One of the books presented by the renowned publisher Hatje Cantz at Paris Photo in November 2019, was Land in Sonne (Land in Sun), by the German photographer Christine Fenzl (@christine_fenzl_photography). The year of publication of the book marked the 30th anniversary of Gemany's reunification after the Fall of the Berlin Wall in 1989. And it’s the generation of young women and men who grew up during this period of transition that Christine Fenzl chose to portray: the Wendekinder (children of German reunification) - as a Berliner would say.
Christine Fenzl was born in Munich in 1967 - where she studied photography - and moved to Berlin in 1992, based in the former West and then, some years later in Berlin Mitte, a popular area of the former East. In her first 2 and a half years in Berlin Christine worked as a full-time assistant for Nan Goldin. “That experience opened the door to a new world of photography and friends for me”, Christine says.
I admire Nan’s courage. Her way of taking pictures without judging influenced me. I learned a lot from Nan's dedication.
Christine’s dedication to photography and people is clear: her portraits are honest and direct. Her subjects open up to her and look sincere, posing naturally despite standing in front of the camera. A bond is created behind the lens can be felt.
Christine met Michelle, Tobias, Ilka, Jenny, Richard and Rico and many others while travelling around on her bike in the Berlin areas of Hellersdorf, Marzahn, Lichtenberg, and Hohenschönhausen. Sometimes the portraits were the result of more than one meeting, which created greater trust between the photographer and the subjects. “We spent time together, we talked. But I did not interview the people I photographed. My intention was to make photographic portraits, to let each picture speak for itself” Christine explains.
Through Land in Sonne Christine returns to her personal amazement discovering a new Berlin after the fall of the Wall. “When the Berlin Wall came down I had just moved to New York,” Christine explains. “So when I moved to Berlin, in 1992, the reunion had a great impact on me. I felt like living in an ongoing change every day. Me and my friends explored the former East, we went to Poland, to the former borders and borderlands…there was so much to discover. I saw how fast Berlin Mitte and Prenzlauer Berg changed, I saw how the gentrification that took place. All this formed the wish and the need to photograph the young generation who is living in the former East part of the city. It was important for me to create a picture of what it does look like now, who is living there, how it changed: portraits of youngsters in their environment, and in their private homes in Berlin - in a country/state that does not exist anymore”. The first picture was taken in 2008 and the last in 2019.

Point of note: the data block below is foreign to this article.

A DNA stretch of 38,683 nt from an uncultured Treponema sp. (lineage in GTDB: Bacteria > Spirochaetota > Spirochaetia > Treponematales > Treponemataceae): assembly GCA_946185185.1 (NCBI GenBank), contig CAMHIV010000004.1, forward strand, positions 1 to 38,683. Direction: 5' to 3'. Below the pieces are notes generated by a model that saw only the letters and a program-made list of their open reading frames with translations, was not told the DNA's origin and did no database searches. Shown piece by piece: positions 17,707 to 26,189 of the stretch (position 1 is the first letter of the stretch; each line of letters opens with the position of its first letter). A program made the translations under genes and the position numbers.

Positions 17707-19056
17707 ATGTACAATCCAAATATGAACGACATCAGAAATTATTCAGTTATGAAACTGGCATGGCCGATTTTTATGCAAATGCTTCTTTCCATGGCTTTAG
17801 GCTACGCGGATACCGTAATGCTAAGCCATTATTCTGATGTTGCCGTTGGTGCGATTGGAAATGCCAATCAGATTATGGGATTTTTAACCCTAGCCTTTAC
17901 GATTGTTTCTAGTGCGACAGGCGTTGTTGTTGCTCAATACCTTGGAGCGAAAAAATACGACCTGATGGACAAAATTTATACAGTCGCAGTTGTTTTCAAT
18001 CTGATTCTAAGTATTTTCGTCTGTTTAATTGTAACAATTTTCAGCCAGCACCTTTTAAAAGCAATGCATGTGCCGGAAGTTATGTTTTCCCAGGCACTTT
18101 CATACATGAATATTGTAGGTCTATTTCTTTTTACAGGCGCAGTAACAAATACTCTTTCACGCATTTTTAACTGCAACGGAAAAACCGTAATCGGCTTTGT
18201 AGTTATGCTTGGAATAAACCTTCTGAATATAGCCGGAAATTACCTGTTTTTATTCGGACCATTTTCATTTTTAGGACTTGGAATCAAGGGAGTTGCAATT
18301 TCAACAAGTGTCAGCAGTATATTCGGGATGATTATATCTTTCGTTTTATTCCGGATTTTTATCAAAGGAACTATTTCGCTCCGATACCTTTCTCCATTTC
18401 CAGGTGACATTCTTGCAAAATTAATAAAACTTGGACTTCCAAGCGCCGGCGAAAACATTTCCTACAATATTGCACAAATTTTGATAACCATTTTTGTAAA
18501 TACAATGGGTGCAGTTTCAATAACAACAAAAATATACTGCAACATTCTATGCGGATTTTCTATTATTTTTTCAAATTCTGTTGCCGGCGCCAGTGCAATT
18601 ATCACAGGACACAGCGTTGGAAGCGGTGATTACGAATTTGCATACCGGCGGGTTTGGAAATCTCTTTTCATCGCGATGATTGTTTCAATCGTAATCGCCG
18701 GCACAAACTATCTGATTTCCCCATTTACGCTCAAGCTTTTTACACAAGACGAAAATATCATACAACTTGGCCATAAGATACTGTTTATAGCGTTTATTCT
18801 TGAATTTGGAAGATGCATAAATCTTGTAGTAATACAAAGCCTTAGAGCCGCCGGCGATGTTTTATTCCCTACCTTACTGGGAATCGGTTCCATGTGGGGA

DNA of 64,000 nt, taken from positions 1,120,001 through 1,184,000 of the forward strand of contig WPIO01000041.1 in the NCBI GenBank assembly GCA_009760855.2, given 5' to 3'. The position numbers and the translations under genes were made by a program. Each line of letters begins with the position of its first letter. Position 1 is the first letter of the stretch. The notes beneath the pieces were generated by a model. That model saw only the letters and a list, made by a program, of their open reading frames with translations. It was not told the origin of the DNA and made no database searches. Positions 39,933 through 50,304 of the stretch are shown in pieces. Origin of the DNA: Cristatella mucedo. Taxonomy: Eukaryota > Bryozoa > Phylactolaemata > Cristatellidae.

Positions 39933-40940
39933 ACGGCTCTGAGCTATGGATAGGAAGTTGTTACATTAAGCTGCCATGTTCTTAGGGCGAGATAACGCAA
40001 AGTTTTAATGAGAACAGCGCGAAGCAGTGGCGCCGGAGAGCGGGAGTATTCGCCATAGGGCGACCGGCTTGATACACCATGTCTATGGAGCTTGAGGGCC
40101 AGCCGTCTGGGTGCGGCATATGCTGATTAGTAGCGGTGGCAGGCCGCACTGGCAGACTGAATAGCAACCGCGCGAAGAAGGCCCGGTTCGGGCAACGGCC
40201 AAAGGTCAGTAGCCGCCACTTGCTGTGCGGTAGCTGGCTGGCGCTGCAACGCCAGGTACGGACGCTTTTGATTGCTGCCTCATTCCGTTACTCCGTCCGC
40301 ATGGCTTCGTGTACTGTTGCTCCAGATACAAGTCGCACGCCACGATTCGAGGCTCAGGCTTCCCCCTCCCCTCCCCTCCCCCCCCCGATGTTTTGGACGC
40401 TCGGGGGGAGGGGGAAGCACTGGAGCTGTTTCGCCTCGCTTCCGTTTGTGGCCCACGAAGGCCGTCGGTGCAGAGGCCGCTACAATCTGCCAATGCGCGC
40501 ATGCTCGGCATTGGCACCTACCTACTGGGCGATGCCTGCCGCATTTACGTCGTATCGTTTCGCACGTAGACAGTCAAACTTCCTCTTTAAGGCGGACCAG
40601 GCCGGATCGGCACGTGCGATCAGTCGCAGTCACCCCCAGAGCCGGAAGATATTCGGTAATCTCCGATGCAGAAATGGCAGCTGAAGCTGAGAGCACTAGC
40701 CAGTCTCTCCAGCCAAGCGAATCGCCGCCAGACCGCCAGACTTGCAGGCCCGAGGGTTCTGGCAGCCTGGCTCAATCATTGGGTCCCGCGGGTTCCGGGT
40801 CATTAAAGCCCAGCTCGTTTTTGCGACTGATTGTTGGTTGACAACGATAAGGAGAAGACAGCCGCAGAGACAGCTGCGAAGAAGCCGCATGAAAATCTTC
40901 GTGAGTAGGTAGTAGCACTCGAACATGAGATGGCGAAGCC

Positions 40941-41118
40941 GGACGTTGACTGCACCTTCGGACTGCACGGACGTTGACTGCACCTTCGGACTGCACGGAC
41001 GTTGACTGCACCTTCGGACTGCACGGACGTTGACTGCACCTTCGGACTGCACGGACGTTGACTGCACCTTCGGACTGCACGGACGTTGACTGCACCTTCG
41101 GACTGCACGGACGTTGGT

Land in Sonne is not the first project through which Christine captures a generation in a time or space of transformation. In Along the Peacelines, for example, Christine portrayed children living in Belfast along the peacelines of the wall separating Protestant and Catholic communities. “Preferably, I portray teenagers or young adults. To me, they indicate the edges of society and mark tendencies of where a society might be heading”, Christine says.
In Land in Sonne, the images of youth are mixed with environmental pictures and interiors. The landscape or the background sometimes recalls elements of the young people’s bodies, and their figures seems to belong to the landscape. The people she portrays are both the result and the cause of a transformation.
Caught by the political transformation of Berlin, they have been influenced and shaped by it as much as they have influenced and shaped it.